Asher Afriat needs no reminders. Asher is a friend to many of us, and he’s here tonight. He owns a travel company in Israel, and leads many of the AIPAC tours. Several months ago, when rockets were flying over Israel, Asher sent me an email. He was up early in Tel Aviv, on his way to pick up some tourists. He saw some young reservists with packed military bags waiting to be picked up. He yearned to drop everything and jump in the truck with them. As he drove, his favorite radio station was interrupted by Code Red Alerts.
“A somber mood took over,” he wrote. But a few minutes later, Asher passed the entrance to the Ben Shimon Forest, a magnet for mountain bikers from across the country and one of his favorite riding places. The parking lot was jam packed with cars and hundreds of bikers ready to “shred” the countryside. Despite rockets flying, they all came. Asher could barely stand the urge to pull over and get his own bike out. But he pressed on, now with a big smile on his face. In his email he observed: “How surreal is this moment, how incomprehensible is the reality we live in”
Yet for me, that moment of Asher’s reflected the true essence of Israel with all its pain and beauty.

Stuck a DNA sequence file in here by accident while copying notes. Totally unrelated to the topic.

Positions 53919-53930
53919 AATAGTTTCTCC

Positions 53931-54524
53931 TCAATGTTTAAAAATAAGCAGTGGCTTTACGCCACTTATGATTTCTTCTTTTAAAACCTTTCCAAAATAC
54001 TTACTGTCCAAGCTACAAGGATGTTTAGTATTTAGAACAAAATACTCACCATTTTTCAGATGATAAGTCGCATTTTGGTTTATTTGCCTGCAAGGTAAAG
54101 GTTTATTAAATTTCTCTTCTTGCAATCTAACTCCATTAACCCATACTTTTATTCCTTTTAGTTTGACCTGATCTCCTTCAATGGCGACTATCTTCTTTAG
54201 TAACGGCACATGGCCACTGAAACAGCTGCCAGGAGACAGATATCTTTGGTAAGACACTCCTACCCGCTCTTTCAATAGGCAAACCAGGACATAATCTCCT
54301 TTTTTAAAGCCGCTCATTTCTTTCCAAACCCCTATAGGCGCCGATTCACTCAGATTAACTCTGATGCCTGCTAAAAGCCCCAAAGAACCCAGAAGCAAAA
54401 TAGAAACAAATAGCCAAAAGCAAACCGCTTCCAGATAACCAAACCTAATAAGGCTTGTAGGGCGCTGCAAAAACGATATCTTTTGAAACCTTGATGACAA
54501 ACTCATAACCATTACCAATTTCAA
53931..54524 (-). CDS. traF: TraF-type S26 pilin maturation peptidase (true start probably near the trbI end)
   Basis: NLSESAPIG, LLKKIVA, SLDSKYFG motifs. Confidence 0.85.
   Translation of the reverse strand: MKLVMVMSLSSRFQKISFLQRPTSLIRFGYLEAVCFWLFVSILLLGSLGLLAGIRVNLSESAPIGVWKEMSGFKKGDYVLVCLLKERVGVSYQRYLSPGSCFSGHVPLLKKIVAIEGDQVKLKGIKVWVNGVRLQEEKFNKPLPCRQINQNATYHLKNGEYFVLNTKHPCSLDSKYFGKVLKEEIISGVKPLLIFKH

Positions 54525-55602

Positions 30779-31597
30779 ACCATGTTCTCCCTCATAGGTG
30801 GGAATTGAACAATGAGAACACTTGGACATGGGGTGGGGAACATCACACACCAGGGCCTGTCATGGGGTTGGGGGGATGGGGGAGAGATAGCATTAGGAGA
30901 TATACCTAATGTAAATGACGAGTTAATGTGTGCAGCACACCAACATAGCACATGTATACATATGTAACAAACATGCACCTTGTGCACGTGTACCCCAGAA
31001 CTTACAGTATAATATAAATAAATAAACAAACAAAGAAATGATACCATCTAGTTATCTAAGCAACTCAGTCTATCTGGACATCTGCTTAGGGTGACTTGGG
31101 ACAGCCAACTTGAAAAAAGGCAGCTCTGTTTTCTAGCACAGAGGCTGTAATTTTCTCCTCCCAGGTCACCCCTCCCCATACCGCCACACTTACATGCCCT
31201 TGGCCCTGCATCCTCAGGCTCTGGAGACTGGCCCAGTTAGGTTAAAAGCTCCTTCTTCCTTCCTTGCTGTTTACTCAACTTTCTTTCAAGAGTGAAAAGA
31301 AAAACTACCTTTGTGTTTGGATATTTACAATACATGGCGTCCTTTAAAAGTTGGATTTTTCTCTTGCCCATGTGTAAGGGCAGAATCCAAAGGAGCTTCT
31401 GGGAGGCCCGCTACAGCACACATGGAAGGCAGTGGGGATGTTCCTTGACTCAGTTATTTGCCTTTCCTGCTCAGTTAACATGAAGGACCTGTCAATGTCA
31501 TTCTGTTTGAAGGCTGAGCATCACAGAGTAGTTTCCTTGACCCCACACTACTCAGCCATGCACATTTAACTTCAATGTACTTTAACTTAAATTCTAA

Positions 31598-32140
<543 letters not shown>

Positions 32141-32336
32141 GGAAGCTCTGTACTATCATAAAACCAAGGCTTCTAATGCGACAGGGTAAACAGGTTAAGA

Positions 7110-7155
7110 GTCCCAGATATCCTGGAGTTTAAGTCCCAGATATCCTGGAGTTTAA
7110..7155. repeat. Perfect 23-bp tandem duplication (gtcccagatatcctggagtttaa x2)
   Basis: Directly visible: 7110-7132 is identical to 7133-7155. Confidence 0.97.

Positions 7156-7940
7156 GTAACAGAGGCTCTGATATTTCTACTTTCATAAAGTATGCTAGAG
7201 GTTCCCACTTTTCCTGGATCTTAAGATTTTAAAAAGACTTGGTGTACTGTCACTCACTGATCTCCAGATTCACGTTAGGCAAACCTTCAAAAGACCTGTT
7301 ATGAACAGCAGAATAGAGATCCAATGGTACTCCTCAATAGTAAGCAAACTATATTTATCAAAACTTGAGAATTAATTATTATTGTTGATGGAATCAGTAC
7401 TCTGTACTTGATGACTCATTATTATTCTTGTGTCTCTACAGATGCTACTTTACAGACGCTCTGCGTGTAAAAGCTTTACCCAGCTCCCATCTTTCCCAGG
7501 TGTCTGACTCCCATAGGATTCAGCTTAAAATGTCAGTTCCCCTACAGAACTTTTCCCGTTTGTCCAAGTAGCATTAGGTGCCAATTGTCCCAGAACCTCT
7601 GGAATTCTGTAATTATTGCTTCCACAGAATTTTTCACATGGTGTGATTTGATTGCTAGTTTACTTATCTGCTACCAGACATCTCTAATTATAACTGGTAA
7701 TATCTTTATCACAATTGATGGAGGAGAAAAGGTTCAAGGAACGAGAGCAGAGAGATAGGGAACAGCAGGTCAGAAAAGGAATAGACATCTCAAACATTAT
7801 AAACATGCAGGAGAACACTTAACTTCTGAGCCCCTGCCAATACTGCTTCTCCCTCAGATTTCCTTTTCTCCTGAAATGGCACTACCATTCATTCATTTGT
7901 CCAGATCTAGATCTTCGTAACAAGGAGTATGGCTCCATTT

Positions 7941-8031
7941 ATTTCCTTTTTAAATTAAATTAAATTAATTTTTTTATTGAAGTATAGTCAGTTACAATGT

We are here together tonight, people of all faiths to support Israel and the US-Israel relationship. So, to all our Christian brothers and sisters who are with us, we salute you and we thank you for standing with Israel.
Thank you for standing with us to defend the gift that is Israel. Israel is a gift to all free loving people around the world. The Jewish people know and realize this gift better than anyone. The creation of the modern state of Israel had a special effect on what it means to be a Jew. Before 1948, we Jews often had difficulty defining ourselves publicly, and instead we were defined by stereotypes.
The craven hook nose man counting money behind closed doors. Secretive. Untrustworthy. The caricatures were ugly, and unfortunately some still linger.
But after Israel was created, people around the world began to see something else. They saw farmers, and warriors, and creative souls. They saw innovators, scientists and chemists giving back to the world and saving lives. The survival of Israel and what it says about its Jewish and Arab citizens is a bulwark against ever returning to the days of being the eternal outsider – the wandering Jew.